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Gardener elated after discovering massive growth on corn cob: 'A very versatile and terrifying thing'

The fungus turns inky black when cooked and carries a deep, earthy flavor with subtle smoky notes and a hint of sweetness.

The fungus turns inky black when cooked and carries a deep, earthy flavor with subtle smoky notes and a hint of sweetness

Photo Credit: iStock

A thrilled gardener shared a photo of their harvest on Reddit, including a unique delicacy — huitlacoche. The Redditor proudly displays an ear of corn bearing the edible, prized fungus.

The Reddit user posted the picture in the r/gardening subreddit with the caption, "Got some huitlacoche from my first year growing corn!" While they were excited about the deformed corn, that would not have always been the case for this user, who added, "Big thanks to this sub, I wouldn't have known my luck otherwise!"

Photo Credit: u/HormoneMonsterr / Reddit

Huitlacoche, sometimes called Mexican truffle or, unflatteringly, corn smut, is a "sporous fungus that feeds off corn before its ears fully develop," according to Eater. The fungus turns inky black when cooked and carries a deep, earthy flavor with subtle smoky notes and a hint of sweetness. 

The National Institutes of Health describes huitlacoche as an excellent source of protein, fiber, and almost all essential amino acids. "It's so cool that fungi can either kill you, make you trip out, or just act as a protein in a side dish," one Redditor commented. "[It's] a very versatile and terrifying thing."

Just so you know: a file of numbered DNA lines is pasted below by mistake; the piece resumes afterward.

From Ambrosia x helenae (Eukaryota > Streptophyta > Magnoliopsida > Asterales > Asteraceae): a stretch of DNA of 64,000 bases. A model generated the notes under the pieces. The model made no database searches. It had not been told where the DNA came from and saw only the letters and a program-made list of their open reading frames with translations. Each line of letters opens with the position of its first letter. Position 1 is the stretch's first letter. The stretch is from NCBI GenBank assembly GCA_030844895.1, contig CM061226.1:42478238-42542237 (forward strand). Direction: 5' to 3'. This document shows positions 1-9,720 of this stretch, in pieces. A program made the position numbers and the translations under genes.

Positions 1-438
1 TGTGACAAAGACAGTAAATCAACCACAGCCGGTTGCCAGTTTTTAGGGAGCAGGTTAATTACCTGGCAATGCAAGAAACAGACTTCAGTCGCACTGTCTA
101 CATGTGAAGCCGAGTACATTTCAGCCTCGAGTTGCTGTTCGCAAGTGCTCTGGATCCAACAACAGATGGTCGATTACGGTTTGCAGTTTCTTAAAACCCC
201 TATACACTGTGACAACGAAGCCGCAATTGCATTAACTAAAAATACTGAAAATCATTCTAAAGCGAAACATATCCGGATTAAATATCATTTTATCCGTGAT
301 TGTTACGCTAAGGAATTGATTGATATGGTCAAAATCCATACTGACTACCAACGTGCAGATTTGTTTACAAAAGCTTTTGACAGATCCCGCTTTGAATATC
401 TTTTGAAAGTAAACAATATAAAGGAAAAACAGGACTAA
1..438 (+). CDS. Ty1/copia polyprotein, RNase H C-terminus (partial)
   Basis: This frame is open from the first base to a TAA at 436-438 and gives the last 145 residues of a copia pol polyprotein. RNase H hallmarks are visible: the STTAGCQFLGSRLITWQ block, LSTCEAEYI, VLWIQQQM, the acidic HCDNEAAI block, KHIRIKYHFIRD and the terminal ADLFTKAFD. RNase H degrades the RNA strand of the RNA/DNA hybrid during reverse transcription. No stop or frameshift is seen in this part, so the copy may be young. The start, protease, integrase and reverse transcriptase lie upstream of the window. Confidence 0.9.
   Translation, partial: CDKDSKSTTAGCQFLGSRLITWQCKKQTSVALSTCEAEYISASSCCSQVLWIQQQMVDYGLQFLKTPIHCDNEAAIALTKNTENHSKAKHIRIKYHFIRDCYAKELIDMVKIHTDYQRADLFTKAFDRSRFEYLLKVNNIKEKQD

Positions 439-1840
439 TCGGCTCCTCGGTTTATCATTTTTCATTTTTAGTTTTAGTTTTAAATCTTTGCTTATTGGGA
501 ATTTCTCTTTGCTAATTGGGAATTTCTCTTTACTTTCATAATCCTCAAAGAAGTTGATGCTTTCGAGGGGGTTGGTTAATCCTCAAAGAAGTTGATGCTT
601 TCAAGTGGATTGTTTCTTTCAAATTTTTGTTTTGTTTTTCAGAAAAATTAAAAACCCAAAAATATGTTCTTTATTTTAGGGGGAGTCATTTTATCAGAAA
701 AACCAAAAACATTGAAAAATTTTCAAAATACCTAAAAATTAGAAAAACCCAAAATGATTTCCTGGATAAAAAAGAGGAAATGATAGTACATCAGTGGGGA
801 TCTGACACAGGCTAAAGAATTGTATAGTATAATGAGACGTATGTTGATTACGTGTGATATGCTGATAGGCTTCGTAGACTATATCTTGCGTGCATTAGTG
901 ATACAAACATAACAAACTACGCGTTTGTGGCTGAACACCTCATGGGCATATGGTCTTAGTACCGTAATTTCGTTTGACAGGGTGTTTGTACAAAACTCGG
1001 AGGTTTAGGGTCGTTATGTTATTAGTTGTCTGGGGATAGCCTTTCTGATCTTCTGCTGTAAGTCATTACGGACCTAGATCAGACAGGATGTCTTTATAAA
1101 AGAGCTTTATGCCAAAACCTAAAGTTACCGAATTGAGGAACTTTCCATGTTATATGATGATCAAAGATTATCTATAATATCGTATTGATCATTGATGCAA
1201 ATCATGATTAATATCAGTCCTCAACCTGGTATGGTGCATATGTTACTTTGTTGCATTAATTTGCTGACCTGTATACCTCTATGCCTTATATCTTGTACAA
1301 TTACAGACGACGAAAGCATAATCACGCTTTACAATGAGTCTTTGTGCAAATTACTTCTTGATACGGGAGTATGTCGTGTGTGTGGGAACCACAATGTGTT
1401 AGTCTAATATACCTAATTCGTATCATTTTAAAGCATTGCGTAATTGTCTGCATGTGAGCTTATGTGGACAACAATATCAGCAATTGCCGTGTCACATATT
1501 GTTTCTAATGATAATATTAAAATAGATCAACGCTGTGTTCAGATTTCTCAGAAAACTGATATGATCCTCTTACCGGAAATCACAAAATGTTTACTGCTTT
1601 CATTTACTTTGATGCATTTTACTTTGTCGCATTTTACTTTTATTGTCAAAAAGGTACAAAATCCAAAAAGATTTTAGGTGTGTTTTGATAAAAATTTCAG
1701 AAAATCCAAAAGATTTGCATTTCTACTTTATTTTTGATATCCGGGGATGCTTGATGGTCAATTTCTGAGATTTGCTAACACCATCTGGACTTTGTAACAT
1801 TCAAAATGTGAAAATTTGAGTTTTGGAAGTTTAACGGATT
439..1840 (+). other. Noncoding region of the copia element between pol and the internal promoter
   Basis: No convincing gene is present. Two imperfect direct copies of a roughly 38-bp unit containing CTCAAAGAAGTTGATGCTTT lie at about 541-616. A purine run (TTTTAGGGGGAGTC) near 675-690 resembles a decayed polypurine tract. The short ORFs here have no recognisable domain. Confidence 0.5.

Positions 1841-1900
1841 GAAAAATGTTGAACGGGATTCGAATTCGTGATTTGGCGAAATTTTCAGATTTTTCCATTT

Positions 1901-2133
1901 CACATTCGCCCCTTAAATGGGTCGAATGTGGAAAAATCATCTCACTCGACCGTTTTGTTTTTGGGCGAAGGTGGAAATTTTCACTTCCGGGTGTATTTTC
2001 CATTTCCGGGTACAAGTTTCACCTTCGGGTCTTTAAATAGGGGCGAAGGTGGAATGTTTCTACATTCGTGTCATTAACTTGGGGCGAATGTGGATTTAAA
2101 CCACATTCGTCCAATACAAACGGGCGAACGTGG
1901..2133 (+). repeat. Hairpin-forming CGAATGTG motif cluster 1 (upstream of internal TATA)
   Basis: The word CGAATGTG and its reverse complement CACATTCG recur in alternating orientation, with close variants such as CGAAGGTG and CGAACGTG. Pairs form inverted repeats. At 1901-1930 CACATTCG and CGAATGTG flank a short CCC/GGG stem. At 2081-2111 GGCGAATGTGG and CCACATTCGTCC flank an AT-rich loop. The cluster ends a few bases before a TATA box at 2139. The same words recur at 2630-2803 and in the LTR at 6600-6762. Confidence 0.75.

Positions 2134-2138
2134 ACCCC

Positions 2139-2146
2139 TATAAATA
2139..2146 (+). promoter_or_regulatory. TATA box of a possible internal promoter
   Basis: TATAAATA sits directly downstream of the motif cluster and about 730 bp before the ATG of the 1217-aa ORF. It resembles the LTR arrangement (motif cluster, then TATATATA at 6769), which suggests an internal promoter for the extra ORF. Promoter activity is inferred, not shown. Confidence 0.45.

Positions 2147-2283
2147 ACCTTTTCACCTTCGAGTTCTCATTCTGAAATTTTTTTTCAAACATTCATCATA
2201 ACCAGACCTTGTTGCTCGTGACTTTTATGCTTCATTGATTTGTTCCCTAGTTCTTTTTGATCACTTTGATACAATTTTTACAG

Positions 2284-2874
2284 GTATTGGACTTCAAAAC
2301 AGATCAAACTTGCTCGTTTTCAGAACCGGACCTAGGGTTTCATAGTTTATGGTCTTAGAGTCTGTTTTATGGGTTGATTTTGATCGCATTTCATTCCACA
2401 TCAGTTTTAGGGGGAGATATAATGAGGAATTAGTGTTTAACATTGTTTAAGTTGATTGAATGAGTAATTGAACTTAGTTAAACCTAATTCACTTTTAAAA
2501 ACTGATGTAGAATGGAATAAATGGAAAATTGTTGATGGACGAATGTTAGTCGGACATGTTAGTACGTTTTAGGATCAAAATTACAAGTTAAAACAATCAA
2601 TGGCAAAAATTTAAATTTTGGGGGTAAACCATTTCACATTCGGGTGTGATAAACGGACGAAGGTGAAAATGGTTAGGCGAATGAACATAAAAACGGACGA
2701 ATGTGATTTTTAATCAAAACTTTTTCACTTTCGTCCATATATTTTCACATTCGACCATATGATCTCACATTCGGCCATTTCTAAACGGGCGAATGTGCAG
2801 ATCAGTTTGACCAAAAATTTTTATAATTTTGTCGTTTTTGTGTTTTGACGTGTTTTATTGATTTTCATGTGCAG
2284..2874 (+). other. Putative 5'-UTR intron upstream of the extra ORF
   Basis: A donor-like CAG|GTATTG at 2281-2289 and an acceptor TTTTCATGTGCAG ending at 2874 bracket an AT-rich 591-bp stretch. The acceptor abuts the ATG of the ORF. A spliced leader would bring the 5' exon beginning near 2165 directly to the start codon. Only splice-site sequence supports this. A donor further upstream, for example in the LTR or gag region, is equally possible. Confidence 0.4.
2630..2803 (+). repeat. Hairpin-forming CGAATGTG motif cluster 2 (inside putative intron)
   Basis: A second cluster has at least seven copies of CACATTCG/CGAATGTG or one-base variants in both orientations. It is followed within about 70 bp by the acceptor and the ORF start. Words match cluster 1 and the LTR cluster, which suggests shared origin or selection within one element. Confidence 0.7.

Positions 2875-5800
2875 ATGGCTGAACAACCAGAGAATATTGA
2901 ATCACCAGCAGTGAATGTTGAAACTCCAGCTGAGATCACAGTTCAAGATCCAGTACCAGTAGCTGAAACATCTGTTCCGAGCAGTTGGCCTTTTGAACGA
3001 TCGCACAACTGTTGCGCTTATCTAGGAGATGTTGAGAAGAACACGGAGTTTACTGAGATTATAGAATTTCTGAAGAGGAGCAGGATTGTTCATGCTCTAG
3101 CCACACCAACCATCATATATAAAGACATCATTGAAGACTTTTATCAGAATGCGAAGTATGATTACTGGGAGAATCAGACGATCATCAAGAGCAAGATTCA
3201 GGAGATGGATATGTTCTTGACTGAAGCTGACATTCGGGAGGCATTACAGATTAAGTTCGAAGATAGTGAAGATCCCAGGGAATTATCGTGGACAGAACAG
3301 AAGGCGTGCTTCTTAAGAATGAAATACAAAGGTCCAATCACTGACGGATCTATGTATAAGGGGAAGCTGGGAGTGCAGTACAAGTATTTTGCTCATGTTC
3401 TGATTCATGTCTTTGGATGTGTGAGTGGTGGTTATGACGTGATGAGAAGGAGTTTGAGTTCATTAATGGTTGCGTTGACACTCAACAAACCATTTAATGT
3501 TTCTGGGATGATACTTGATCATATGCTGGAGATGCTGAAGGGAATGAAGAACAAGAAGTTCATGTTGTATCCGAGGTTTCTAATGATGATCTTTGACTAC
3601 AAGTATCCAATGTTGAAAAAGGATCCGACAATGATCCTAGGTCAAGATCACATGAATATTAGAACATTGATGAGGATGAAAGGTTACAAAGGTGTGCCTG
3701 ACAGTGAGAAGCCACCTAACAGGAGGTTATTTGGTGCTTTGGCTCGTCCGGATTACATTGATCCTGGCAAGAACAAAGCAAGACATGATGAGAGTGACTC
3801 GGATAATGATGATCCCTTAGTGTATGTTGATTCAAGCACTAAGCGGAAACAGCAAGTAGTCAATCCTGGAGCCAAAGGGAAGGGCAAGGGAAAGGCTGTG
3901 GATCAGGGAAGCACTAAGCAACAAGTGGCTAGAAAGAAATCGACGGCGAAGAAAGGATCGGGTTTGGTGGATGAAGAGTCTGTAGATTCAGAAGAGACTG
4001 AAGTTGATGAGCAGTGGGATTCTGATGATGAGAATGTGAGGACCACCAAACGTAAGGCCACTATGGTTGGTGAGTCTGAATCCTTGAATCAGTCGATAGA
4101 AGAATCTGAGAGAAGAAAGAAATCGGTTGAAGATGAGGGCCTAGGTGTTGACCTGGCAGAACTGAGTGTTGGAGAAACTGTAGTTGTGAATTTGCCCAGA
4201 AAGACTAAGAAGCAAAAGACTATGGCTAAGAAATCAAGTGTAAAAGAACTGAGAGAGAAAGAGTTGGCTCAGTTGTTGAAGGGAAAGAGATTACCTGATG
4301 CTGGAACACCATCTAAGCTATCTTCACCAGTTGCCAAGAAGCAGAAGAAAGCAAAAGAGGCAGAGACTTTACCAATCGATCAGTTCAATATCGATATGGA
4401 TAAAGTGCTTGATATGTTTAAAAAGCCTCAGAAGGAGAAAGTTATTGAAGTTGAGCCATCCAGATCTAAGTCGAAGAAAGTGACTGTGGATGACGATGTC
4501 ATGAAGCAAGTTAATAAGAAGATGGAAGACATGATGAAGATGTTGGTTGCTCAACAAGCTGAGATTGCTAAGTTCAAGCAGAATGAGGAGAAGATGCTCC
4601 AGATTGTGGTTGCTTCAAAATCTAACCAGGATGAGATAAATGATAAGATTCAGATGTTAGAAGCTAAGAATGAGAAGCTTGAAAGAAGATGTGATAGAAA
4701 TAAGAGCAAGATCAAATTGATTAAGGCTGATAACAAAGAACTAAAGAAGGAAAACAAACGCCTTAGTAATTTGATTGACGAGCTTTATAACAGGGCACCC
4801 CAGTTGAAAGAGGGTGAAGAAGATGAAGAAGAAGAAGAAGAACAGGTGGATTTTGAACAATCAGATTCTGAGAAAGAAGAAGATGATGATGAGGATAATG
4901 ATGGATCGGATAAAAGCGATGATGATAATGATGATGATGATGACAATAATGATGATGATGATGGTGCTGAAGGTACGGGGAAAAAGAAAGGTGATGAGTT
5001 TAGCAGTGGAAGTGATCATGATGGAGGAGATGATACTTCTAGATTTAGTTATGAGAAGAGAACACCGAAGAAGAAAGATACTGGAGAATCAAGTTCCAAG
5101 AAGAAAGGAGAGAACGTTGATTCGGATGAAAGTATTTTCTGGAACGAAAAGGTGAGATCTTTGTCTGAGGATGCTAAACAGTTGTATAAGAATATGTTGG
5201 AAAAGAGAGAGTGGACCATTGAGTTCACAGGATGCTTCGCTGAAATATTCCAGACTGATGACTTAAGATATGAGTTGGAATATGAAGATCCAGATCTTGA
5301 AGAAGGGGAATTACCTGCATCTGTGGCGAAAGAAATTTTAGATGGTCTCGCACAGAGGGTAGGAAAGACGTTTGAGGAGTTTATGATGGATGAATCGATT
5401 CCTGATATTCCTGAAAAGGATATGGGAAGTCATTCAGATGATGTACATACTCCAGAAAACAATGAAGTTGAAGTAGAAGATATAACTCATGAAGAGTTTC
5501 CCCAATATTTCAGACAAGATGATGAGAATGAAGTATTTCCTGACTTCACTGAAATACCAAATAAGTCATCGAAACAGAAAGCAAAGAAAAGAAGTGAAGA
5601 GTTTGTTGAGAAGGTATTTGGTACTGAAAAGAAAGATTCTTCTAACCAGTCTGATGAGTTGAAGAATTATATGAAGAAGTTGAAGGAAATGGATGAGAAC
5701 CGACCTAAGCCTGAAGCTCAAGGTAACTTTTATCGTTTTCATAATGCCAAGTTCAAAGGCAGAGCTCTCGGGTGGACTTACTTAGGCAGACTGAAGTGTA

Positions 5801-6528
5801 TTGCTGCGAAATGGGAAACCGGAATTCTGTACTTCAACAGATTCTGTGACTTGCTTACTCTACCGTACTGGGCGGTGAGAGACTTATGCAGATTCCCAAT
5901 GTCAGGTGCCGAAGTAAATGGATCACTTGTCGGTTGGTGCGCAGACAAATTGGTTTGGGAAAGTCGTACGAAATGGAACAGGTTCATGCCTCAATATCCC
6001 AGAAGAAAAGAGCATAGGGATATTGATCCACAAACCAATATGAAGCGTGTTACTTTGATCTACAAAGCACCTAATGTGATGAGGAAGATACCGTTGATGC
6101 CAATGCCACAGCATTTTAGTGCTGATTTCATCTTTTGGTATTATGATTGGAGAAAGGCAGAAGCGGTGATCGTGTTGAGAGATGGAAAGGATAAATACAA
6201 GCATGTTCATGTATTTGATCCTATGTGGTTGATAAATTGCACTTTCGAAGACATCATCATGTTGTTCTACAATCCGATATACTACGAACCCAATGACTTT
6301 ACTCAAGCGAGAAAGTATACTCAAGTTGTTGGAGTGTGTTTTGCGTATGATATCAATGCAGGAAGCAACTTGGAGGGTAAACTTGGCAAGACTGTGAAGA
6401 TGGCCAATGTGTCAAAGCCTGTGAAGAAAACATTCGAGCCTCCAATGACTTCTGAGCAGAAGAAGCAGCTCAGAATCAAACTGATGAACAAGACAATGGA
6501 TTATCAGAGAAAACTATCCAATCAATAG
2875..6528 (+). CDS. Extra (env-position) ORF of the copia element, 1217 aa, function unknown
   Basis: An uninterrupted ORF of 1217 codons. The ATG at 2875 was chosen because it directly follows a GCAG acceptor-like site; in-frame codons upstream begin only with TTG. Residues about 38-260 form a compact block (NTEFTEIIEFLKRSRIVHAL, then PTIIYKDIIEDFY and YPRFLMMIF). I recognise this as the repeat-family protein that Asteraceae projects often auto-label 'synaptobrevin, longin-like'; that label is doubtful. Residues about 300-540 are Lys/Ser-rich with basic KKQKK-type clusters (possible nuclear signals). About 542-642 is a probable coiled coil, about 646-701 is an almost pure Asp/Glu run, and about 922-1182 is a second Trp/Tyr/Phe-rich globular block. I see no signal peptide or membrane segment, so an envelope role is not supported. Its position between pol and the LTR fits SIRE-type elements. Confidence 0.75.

A dietary staple throughout the region since the time of the Aztecs, huitlacoche has long been an important food for Indigenous peoples, including the Hopi and Zuni tribes in the American Southwest, where it has culinary, ceremonial, and medicinal uses. Common uses for the delicacy today include creamy sauces, omelets, tamales, and quesadillas.

Despite its history in Mexican and Indigenous cuisines, huitlacoche is a rare find across the U.S.

"Like other ingredients with Indigenous roots," Eater explains, "huitlacoche's present-day reputation is a byproduct of European colonization and the adoption of certain Mesoamerican crops versus others." 

For decades, many American farmers considered the fungal disease a death sentence for corn crops. The Forager Chef recalls, "I grew up on a farm surrounded by corn fields…and was taught sweet corn smut was something disgusting, a sort of plague that destroyed the fields of corn farmers." This bias undoubtedly led to loads of food waste over the years.

Slowly overcoming the unfortunate branding, huitlacoche is making its way into U.S. restaurants, giving curious diners a taste of the coveted fungus. While its unique appearance might scare away some, others are intrigued by the ingredient. 

"It's really hideous!" the original poster conceded. "Were it not for all the Reddit hype this ear would have been compost bound!" 

Exploring and understanding how to eat a wide variety of foods allows us to add interest to our diets, reap the health benefits, and reduce food waste while learning about other cultures through their culinary delights. 

As one commenter recommended: "Disregard the looks. Make a quesadilla with it. It's amazing!"

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